Imagine that every driver that loads at your facility is only allowed to load there once. How quickly do you think it would be before you were having trouble finding drivers to take your loads to your customers?
Without your own drivers or ready access to common carriers, many wholesale growers would perish. The amount of your sales or the quality of your product does not matter if you are unable to ship them to the customer.
Every truck driver knows two things that relate to his or her job. First, they know the shippers that pay the best and worst rates. The second, often overlooked, item is drivers know where the best and worst places are to load and unload (and, moreover, the best and worst products to haul).
These two items are not mutually exclusive. If a driver knows your loading dock takes 8 or 10 hours to load their truck and you are paying low rates, then guess what? You will struggle to find a trucking company to take your freight. To overcome your loading issues, you will have to pay higher rates.
Conversely, shippers that get a truck in and out quickly, have all the paperwork in place and treat the driver well will be able to push down their rates. Why? Because if a driver can arrive at 7 a.m. and be loaded by 9 a.m., they can get an entire day of driving in. However, if a driver arrives at 7 a.m. and waits until 4 p.m. to get loaded, he has chewed up a significant number of “on duty” hours and, essentially, has lost a day of driving revenue. You can burn a driver or trucking company once – but rarely twice.
The same rules apply to unloading. As we all know in our industry, having 15 or 20 deliveries is not uncommon. A driver will only take these loads if the deliveries come off his or her truck quickly and problem free. They also want help with the unloading process. For some reason, many growers feel the driver’s pay includes him or her unloading the product. This is not usually the case unless it is agreed in writing up front. Of course, if you have your own drivers on staff this may be the case, but common carrier drivers almost never unload for you. Getting them to tail-gate (pull the product to the tail of the trailer for your customer) is the most you can expect.
Drivers Are People, Too
If you go to any busy loading dock, you will often see confused drivers trying to figure out where to go and who to see. For some reason, shippers and receivers have chosen to treat truckers with little respect, rather than providing the same courtesy they would like to have extended to them. This is not fair. Drivers are people just like you and me.
Try to remember a time when you drove to an unfamiliar place. Let’s say, just for an example, you are driving to your hotel at Disney World (or Disney Land for you westerners). You have never been to this hotel and are expected to arrive at 7 a.m. However, that morning your plane was delayed (not your fault) and the rental car company didn’t have cars (another delay and again, not your fault). When you get in your car, you are late and the map you have is not detailed enough to help much. So you call the hotel only to get a harried desk clerk who puts you on hold – indefinitely. After calling back three times, you get the directions. Success, right? Wrong. The directions were not quite right and when you do arrive at the hotel (three hours late), you learn that the hotel check in is in a different place due to remodeling and that your room, for which you have a reservation, was given to someone else 30 minutes ago and you must take a room at their “sister hotel” down the street.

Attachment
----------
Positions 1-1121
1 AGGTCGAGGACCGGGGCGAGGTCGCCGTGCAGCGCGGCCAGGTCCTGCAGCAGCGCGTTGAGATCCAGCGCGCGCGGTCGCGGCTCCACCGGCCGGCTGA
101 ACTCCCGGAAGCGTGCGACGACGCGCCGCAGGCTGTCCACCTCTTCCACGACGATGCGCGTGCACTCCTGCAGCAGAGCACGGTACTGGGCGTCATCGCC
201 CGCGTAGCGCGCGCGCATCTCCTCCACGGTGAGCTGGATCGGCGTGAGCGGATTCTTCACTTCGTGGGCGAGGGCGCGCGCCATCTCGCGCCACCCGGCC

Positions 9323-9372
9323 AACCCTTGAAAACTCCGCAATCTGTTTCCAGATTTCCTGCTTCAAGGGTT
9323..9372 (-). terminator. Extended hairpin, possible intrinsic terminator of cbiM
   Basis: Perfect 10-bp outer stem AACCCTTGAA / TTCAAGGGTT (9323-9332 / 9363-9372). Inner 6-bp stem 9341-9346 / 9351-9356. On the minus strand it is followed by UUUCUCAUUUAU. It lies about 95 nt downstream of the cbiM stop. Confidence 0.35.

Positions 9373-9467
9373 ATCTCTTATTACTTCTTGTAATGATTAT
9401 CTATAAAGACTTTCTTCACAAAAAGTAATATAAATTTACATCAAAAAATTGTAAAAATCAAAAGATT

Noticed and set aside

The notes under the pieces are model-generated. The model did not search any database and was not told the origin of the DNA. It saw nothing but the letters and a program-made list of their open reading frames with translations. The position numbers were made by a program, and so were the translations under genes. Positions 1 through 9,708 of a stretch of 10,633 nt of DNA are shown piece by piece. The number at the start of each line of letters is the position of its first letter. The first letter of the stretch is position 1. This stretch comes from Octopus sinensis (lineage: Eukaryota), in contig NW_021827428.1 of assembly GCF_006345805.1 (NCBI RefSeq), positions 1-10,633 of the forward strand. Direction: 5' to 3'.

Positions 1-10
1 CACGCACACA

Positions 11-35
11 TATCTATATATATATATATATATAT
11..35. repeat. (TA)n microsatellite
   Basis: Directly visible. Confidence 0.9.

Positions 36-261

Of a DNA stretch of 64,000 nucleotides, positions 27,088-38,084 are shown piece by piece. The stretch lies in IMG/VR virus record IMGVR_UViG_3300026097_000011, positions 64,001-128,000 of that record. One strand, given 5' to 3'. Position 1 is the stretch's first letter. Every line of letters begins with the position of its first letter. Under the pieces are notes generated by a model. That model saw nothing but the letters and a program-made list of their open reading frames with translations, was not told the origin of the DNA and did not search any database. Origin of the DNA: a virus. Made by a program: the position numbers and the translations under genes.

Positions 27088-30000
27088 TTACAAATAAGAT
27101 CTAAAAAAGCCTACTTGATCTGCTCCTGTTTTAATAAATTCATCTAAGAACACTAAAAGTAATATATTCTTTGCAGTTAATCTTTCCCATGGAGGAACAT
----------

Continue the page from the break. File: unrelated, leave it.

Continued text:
You are probably thinking that this has nothing to do with shipping your product, right? Quite the opposite. If you have a load and the information is communicated properly with correct directions to your loading facility and a friendly staff who understands about traffic issues, weather problems and legal driving limits, you will have an easier time finding trucks to take your freight. When a driver arrives, it is important to give them an obvious place to “check in” and clear instructions on where to go and what is expected of them. And a cold soft drink and warm smile goes a long way to becoming a “preferred shipper.”
The bottom line is to provide a driver with reasons to come back for more loads. Drivers who load for you once will often find themselves near your loading locations in the very near future. Most owner operators or common carriers have a relatively narrow number of clients and will load the same “lanes” again and again into your area. This means that they will soon find themselves back in your neighborhood. Wouldn’t it be nice if that same driver came back for more loads and told his “truck stop friends” all about you and what a great place you are to load at? Of course it would. That means 80 percent or more of your loads could be covered by repeat drivers that know your loading process and business practices and can represent you well to your customers.